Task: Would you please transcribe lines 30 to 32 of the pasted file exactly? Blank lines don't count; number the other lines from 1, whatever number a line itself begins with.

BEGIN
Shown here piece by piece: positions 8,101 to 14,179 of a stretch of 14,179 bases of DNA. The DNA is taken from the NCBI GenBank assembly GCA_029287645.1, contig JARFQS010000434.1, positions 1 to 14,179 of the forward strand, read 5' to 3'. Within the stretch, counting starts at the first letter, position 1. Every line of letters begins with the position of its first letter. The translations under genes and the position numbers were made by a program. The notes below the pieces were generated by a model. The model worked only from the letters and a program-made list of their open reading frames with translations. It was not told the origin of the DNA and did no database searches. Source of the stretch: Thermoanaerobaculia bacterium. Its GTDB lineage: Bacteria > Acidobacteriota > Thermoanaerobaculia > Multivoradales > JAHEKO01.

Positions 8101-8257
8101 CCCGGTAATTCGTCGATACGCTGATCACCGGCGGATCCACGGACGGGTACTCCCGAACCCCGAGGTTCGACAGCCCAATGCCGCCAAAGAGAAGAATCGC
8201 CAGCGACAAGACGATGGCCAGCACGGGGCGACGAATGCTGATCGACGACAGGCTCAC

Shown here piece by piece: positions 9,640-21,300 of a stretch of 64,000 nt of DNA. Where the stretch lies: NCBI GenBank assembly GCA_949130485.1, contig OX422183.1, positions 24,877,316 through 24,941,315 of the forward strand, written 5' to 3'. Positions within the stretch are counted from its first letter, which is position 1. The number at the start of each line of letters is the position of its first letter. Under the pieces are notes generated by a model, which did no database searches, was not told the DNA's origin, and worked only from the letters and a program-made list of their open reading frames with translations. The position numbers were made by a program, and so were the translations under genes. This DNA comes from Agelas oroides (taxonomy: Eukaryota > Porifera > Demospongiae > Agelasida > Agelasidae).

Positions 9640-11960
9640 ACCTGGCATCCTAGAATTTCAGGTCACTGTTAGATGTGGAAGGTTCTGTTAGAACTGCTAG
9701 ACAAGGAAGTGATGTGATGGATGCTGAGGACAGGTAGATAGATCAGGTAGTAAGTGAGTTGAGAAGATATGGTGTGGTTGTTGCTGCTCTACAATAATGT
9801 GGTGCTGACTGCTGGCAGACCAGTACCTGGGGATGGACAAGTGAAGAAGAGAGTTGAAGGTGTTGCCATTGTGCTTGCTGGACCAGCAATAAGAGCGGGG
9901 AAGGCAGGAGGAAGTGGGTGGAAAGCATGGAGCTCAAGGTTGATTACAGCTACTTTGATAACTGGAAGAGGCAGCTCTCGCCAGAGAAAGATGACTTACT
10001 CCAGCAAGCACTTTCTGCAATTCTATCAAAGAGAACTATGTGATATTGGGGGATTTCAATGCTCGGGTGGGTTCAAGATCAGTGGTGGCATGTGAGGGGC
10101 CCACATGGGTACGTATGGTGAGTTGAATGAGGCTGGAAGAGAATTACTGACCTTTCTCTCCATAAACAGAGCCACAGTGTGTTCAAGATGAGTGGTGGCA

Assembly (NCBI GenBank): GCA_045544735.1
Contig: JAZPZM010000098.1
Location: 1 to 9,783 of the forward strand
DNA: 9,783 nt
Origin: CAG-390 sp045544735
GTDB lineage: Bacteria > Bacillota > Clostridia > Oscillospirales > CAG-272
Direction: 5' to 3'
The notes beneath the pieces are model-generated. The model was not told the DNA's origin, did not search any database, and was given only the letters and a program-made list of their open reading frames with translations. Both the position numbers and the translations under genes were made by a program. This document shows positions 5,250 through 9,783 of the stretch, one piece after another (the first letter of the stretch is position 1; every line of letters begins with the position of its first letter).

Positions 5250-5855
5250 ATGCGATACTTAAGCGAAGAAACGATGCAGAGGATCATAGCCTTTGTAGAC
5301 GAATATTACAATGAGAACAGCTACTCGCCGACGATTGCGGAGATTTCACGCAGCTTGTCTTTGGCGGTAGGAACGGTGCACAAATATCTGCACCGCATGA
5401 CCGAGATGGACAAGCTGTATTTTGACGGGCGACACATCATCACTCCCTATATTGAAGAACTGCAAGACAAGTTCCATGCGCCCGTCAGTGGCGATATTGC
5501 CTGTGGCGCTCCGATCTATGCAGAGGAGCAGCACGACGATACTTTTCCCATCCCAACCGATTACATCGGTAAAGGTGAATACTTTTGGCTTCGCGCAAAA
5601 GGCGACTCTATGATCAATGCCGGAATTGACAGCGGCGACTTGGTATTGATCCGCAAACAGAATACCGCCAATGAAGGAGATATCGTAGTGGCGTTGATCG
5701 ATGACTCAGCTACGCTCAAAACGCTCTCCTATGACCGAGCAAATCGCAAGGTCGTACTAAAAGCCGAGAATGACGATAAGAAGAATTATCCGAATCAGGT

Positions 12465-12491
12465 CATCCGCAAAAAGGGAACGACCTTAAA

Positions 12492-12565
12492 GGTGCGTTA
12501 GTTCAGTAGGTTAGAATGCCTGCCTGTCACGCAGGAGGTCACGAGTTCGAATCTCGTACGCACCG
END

Positions 12492-12565
12492 GGTGCGTTA
12501 GTTCAGTAGGTTAGAATGCCTGCCTGTCACGCAGGAGGTCACGAGTTCGAATCTCGTACGCACCG